Anyone fond of collecting old newsprint as memorabilia would remember the advertisement that had a beaming mother-daughter pair sitting across a sewing machine. Bold letters on the ad read, “Train her to be an ideal housewife – buy her an USHA sewing machine.” If machines are empowering tools, then the USHA sewing machine was considered an ultimate enabler for women of the 1950s and one of the most popular parts of wedding trousseau.
The story of the USHA Sewing machine began in 1935 with Bishan Das Basil, who must be considered a pioneer in the history of the Indian engineering industry. Gangaram, Basil’s father, owned a confectionery shop in Ludhiana and all his children joined the business except Basil. He studied beyond matriculation, got a scholarship, and joined the Roorkee College of Engineering in 1901, where he got another scholarship for specialised training in the UK. On his return to India in 1906, Basil joined the Post and Telegraph Department in Calcutta.
Due to his ‘exceptional’ talent, he soon became superintendent of a workshop attached to the central telegraph office. Research and experimental cell so consumed him that he would sit devising various instruments and equipment to be used in telegraph and telephone systems. These endeavours made him realise how India was acutely dependent on foreign countries for the most elementary tools. And he wanted to correct this glaring disparity. Towards this end, he helped his friend B.K. Rohatgi acquire a patent for manufacturing electric fans, which were not made in India at the time. Thus, the foundation of India Electric Works was laid in 1923 and electric fans were manufactured in India for the first time.
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First USHA machine prototype
As his retirement came close, Basil decided to jump into entrepreneurship. Import statistics told him that 60,000 pieces of sewing machines were imported in 1934 and this figure would surely increase. He turned a room in his staff quarters at 25 Lansdowne Road, Calcutta into a workshop and began to study the German Pfaff sewing machine as a prototype to create an indigenous sewing machine. Such was the state of India’s manufacturing industry at the time that to even copy and recreate a prototype there were no tools for milling, drilling, lathe, press or capstan. There were no workshops where products like pumps, jacks, hinges, handles, knobs, fasteners, bolts, hook racks, saddles, weighing machines, etc could be bought or rented.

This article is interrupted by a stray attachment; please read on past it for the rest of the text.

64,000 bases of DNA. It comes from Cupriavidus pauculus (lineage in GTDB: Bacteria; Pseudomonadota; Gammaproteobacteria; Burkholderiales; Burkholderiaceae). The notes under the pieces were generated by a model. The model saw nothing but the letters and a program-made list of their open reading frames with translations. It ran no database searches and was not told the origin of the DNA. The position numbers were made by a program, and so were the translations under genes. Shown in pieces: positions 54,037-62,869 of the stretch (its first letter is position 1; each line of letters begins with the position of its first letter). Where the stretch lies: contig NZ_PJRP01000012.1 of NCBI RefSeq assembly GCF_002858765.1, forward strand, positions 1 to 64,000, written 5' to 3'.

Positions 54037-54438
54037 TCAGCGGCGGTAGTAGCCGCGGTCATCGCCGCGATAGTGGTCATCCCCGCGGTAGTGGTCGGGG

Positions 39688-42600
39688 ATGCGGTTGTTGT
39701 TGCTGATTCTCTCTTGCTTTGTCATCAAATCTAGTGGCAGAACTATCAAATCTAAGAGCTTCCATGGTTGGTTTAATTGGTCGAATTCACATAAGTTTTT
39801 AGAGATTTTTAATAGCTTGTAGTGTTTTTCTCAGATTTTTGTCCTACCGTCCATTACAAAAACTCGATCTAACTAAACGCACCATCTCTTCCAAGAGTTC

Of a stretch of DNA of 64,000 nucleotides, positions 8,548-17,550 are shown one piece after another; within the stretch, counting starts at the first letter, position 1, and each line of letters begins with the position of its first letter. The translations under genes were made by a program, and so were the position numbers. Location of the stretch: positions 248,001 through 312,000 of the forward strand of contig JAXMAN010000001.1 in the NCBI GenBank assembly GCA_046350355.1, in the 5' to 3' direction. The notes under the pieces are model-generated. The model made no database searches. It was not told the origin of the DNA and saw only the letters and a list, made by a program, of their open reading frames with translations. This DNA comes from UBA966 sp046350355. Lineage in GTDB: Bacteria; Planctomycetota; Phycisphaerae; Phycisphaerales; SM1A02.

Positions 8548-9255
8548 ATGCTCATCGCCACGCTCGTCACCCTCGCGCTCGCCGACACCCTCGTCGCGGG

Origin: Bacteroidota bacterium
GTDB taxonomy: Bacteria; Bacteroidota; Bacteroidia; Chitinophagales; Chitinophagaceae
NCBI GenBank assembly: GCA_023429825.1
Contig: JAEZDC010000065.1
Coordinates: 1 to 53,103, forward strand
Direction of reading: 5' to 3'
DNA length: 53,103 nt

The growth of structural engineering in India started with the introduction and spread of railways, which led to the erection of bridges and steel structures. Hence tools and trained workers had just started to trickle into other spawning industries like jute, cotton, coal, and the manufacture of small machines.
For all these reasons, it took Basil one full year to recreate an Indian sewing machine mockup. For the next two years, Basil continued to sink his time and savings into fine-tuning this prototype. It was crude, shabby and unattractive but this machine could stitch if handled carefully. After that, Basil spent a large sum of Rs 25,000 on 75 employees, who were fitters, assemblers, turners, millers and foundry workers, to make 25 cast parts such as screws, pins, washers and springs. Even then, high-precision parts like shuttles, bobbins, feed dogs, needles, etc were purchased from Pfaff shops. 25 sewing machines were completed by the end of 1936 and Basil named the brand after his youngest daughter, Usha.
USHA’s sales team carried a machine from door to door for demonstrations. It made a strong appeal of ‘patriotism and the swadeshi movement’. But his machines were not selling: its paint was uneven, the sewing pace was slow, the base and stand did not fit and the alignment of the machine wheel and stand was not accurate, which caused frequent jams.
By this time, Basil had a loan of Rs 92,000. There were just not enough good tools, production apparatus and resources to make improvements or redo systems. The project was faced with a dead end.
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DCM Mills meets Jay Engineering Works
At this point, one of Basil’s suppliers introduced him to Lala Shri Ram of DCM mills, who was forever drawn to engineers and innovators and was impressed by Basil’s courage and tenacity. A sewing machine is a precision item involving the manufacture of 220 components – some of them so small and intricate that it needed 30 operations or processes to make them. All in all, it took 1,800 operations to make a sewing machine for which various tools, jigs, fixtures and some special raw materials are required, which were not produced in India at the time. Basil’s company, Jay Engineering Works (JEW), was way ahead of its time. But precisely for this reason, the challenge and the dare were both daunting and thrilling to an entrepreneur like Lala Shri Ram.